5 Simple Nutrition Tips
Nutrition can be a daunting topic to consider. With so many different methods and approaches, determining the appropriate course can be overwhelming. Below are 5 tips to help simplify the subject!
Sufficient Caloric Intake
Eating too little food can actually cause you to experience an increase in body fat percentage and a decrease in lean muscle mass. This sounds counterintuitive but our bodies are highly adaptable and will go into starvation mode in response to restrictions in caloric intake. While in starvation mode our body regulates hormones and lowers metabolism causing increased storage in adipose tissue (fat tissue).
Consumption of High Quality Foods
A good rule of thumb is to stick to the perimeter of the grocery store and spend most of your time buying meat, poultry, fish, eggs, vegetables, some fruit, some starches (oatmeal, rice, sweet potatoes), some nuts and seeds, and dairy (cheese and plain yogurt). This means avoiding processed foods like bread, pasta, pizza, cereal, and most goods that have a long shelf life. The idea of removing some of these items from your diet might seem impossible but it is easier to do than you think. Pick one of these things to remove this week and see how it goes.
Food replacement bars, cereal bars, protein bars, nutria-grain bars, and other similar products might be marketed as healthy nutrition options but they are generally loaded with sugars and have been processed multiple times.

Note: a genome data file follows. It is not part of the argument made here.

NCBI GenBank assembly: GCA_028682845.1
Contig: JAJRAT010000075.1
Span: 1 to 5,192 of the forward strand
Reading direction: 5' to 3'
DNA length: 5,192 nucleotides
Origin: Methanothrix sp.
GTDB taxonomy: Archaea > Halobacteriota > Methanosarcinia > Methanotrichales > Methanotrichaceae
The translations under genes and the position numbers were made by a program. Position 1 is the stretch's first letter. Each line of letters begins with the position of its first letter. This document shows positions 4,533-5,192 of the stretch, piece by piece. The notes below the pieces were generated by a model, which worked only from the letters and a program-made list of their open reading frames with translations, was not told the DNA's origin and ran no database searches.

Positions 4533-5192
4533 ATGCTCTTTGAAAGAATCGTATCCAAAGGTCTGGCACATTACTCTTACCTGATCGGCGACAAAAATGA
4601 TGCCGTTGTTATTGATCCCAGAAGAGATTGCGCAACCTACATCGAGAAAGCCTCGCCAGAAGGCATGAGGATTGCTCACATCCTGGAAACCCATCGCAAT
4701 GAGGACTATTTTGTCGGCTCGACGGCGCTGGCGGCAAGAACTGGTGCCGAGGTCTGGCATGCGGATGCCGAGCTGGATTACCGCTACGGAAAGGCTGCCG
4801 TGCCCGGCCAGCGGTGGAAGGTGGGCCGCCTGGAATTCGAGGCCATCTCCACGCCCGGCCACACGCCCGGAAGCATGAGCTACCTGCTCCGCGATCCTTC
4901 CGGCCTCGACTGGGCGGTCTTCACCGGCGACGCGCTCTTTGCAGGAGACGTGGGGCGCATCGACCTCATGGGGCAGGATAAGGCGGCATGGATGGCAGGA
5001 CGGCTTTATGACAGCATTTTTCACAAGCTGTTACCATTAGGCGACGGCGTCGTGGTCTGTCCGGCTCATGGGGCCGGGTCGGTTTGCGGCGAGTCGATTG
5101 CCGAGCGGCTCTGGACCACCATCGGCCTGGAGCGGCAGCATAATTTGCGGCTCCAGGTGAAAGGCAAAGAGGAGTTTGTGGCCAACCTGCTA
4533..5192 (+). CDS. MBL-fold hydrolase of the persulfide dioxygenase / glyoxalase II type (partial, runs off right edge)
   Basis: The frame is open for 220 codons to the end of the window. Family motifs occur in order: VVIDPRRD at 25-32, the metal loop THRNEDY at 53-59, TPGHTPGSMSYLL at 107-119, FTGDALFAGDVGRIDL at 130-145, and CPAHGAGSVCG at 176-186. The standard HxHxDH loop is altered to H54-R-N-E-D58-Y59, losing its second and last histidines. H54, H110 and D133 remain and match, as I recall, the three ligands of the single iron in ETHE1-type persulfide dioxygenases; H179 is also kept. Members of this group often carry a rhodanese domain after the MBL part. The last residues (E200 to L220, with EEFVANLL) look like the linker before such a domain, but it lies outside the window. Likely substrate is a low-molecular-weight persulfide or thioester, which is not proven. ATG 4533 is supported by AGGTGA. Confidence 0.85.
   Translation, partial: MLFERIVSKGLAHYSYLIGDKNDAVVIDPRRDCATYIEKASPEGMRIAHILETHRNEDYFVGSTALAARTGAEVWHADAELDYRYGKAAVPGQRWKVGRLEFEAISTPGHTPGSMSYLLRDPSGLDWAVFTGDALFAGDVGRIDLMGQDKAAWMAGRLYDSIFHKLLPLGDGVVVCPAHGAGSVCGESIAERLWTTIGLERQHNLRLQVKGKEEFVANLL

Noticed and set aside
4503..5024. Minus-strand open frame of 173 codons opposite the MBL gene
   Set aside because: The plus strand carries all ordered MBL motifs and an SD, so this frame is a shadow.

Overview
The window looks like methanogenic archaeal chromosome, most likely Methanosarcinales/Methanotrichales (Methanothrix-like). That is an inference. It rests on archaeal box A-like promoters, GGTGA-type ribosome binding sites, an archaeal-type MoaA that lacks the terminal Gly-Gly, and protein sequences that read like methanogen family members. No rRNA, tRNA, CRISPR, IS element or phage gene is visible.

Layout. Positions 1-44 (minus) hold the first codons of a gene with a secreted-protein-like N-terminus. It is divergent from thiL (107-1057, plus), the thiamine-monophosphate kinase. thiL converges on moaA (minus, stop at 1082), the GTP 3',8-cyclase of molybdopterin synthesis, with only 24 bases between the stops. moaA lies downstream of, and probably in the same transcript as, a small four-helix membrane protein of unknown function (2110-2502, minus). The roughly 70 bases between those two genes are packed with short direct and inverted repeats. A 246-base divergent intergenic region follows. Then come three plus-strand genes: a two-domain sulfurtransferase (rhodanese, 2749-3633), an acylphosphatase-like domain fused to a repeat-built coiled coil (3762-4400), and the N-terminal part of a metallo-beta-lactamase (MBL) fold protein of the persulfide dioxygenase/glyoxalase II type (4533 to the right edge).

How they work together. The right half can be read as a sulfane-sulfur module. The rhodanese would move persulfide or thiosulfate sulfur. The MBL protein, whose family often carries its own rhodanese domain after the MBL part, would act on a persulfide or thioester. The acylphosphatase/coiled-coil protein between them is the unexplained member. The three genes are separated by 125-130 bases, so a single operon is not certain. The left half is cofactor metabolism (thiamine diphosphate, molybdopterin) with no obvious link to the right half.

A successful strategy is to prepare meals ahead of time. This will allow for you to have a healthy, balanced meal ready when you need it. Such strategy is especially valuable during a busy schedule when you have limited time to consider your nutrition options.
Fat Does Not Make You Fat
For many people, excessive carbohydrate consumption is the leading cause for obesity and weight gain. Consumption of processed, refined, and sugar-dense foods will raise blood sugar levels and signal your body to release insulin, which helps convert and store them as glycogen.
Our body uses glycogen as a fuel source; however, we only have a limited capacity for storing excess carbohydrates in the form of glycogen. Once the glycogen levels are filled in both your liver and muscles, excess carbohydrates are converted into fat and stored in your adipose, fatty, tissue.
This is not to say that all carbohydrate consumption is bad. However, we want to emphasize the high quality, nutrient dense carbohydrates that do not cause a significant spike in blood sugar levels.
Consistency is Key
Many people who struggle when it comes to nutrition will take a limited, short-term view of nutrition. Thus, when we have that unexpected ‘night out’ or ‘cheat meal’ it is easy to fall of the wagon. Lack of progress is not a result of these nights or meals but the decision that follows. Do we get back on track and adhere to a consistent plan or become derailed by our last meal? Put it in the past and move on.